a review by Tom Condon, OP
The amazing thing about this independent, low budget Irish film
is how unique it is. When the summer movie scene is full of
sequels and remakes, Once is a breath of fresh air.
The plot of Once is deceptively simple. It centers
on an unnamed street musician in Dublin (simply known as “The
Guy”) who meets an unnamed young woman (“The Girl”)
who stops one evening to admire his music. The Guy is a tall,
bearded red-headed Irishman who works in his father’s vacuum
cleaner repair shop when he’s not writing music and singing and
playing his beat-up guitar on the street. He also lives above
the shop with his father. The Guy has just ended a relationship
with a woman who has moved to London.
The Girl is a young, dark haired Czech who came to Ireland with her
mother and young daughter, leaving her husband behind. The Girl
sells flowers on the street to bring in some income. It turns
out that the Girl is also a musician. A kind man in a music store
allows her to come in and play one of his pianos, since she cannot
afford one. She also writes music.
The Guy and the Girl recognize each other as kindred spirits. They
share their dreams, their stories of love and pain. Most of all,
they share their passion for music; the more they talk about and play
their music, the more they come to reveal about themselves. Much
of the final third of the film takes place at a recording studio, where
the Guy and the Girl, along with three fellow street musicians, spend
an exhausting but satisfying weekend recording a CD.
Once is a brief 90 minutes. It’s considerable charm is
in just spending time with these two people, talking, laughing, and making
music. Since it centers almost exclusively on one couple, Once is
very intimate. The actor and actress (Glen Hansard and Marketa Irglova)
who play the leads are actually musicians who wrote the music they sing. This
factor contributes to the authenticity of the film. I never felt like
I was watching actors on a set. Once has the feel of a low budget
documentary, observing the gritty streets and tiny apartments of modern, urban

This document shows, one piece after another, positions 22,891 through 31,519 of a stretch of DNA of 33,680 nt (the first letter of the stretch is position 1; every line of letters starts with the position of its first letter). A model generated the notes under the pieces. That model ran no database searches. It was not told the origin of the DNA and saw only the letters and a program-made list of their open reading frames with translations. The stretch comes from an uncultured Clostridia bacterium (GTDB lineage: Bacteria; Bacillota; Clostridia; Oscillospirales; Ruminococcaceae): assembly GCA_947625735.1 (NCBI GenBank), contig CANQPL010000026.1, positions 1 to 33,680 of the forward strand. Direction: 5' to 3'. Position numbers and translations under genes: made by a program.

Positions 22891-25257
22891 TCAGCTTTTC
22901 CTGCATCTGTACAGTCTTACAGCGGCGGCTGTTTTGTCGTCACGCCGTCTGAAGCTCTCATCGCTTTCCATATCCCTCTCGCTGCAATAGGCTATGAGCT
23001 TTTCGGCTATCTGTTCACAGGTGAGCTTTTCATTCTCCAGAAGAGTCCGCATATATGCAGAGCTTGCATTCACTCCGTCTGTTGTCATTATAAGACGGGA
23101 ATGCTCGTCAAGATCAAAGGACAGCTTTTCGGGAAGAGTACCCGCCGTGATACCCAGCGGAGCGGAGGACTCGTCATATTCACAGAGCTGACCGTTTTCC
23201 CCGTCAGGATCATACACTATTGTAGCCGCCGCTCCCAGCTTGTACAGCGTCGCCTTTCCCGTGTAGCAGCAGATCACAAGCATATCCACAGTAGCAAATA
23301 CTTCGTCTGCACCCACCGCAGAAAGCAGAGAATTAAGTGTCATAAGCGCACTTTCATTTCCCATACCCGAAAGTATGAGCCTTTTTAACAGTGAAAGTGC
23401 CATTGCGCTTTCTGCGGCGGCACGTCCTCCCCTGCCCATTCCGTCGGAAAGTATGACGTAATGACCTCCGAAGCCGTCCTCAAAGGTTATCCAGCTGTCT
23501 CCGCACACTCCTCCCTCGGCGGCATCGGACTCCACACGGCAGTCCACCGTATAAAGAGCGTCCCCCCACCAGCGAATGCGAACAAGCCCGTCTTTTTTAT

Ireland. The edge and authenticity of Once keep it from
being at all sentimental.
It took me a while to be able to understand the heavy Irish accents. I
admit that I did not catch all the lyrics to the songs. Still
I was drawn in, and understood more as my ear became used to the accent. Like
a great old musical, the music flows naturally from the characters. No
big production numbers, just heart felt songs about love and loss. On
my next viewing (which I’m looking forward to) I’ll try
to understand more. Like a good melody, this is a film that stays
in your head.
Once is hardly a classic love story. I must say that I
appreciate the restraint shown here. The couple does not become sexually
involved, as so frequently happens in contemporary films, even though they
are obviously attracted to each other and consider sleeping together. They
know they are both on the rebound, and have decisions to make about relationships. Even
though Once focuses so much on the Guy and the Girl, they don’t
live in a vacuum. There are other people in their lives they love and
care for. Yet, during the course of the film, the couple find one
another and create something beautiful together: the music of which they
are so proud. Perhaps as much as anything else, Once is a testimony
to the creative power of love. The gift he gives her at the end of the
film is a wonderful symbol of their creative love.
I recommend that you spend 90 minutes getting to know this Guy and
this Girl. Listen to their passionate, edgy sound. You
won’t soon forget this unique, nameless couple and the music
they made together.
Tom Condon, OP